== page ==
Doctors say children should be sleeping about 12 hours a night by the time they're 4 years old, but that's just a dream to many. A pediatric sleep consultant has some tips you may not have heard.
"At one point he got so upset that he threw up," said Suzie Gaiser, who linked sleep training to taming a wild stallion. But pediatric sleep consultant Katie Kovaleski is a baby whisperer.
"So the golden rule is drowsy but awake," Kovaleski said.
She says don't wait until your child falls asleep then tip-toe out of the room. You want them to learn to fall asleep on their own. To do that, focus on these elements. First, a consistent bedtime routine.
"So the same activities in the same order, each day and each night are really helpful in getting your child to sleep. In cueing them and cueing their bodies that it's time to relax and go to bed," Kovaleski said.
Also, make their environment comfortable. The bedroom should be a dark room with white noise at 73 degrees or cooler. And consider stopping nighttime feedings when they are four months or older.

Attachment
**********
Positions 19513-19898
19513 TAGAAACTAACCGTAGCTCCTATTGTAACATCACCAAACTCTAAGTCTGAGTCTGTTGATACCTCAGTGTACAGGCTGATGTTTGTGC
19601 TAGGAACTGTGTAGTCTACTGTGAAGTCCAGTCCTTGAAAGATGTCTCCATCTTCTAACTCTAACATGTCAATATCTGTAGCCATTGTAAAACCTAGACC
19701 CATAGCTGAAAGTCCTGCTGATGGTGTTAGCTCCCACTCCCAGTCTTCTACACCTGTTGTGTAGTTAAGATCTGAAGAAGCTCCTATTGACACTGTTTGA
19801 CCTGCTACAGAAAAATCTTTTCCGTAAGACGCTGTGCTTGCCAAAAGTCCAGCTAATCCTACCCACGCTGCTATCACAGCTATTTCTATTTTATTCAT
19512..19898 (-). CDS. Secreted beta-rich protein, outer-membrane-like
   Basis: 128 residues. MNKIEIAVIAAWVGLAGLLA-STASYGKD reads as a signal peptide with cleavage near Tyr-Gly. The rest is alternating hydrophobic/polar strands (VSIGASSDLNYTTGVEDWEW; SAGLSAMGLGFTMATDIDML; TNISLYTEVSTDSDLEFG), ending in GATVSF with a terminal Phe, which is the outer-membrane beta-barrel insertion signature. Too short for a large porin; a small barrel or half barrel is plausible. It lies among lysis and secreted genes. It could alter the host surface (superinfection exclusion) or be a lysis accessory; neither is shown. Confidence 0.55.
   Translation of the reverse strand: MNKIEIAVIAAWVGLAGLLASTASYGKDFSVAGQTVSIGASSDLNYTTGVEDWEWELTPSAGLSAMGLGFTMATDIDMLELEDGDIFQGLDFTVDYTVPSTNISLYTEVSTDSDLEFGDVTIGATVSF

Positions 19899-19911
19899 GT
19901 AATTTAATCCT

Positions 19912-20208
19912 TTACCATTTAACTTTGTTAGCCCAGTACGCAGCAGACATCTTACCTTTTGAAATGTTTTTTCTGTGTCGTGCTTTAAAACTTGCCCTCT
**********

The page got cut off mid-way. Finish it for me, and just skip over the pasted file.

"Could your feeding be hindering your child from falling asleep? This is especially important for children with reflux, allergies, that kind of thing," she said.
Above all, find the right sleep training method for you. Gaiser chose the "check and console" method, which encourages parents not to check every time the child cries.
"So the first night I had the monitor and I had a glass of wine and I had the monitor with the volume turned down and I just sat there and watched him cry," she said.
It wasn't easy, but by day four her son, Greyson, was sleeping like, well, a baby. But Kovaleski says whether your method is more attachment parenting, or co-sleeping, "You have to be consistent every single day to make it come together."
In this case, happy baby makes happy parents. If your child is under a year old, there should be nothing in the crib other than a mattress, a fitted sheet and your baby. Blankets and stuffed animals could suffocate them.
If you would like more information, check out the medical breakthroughs on the web at www.ivanhoe.com.
The best ways to get your baby to sleep
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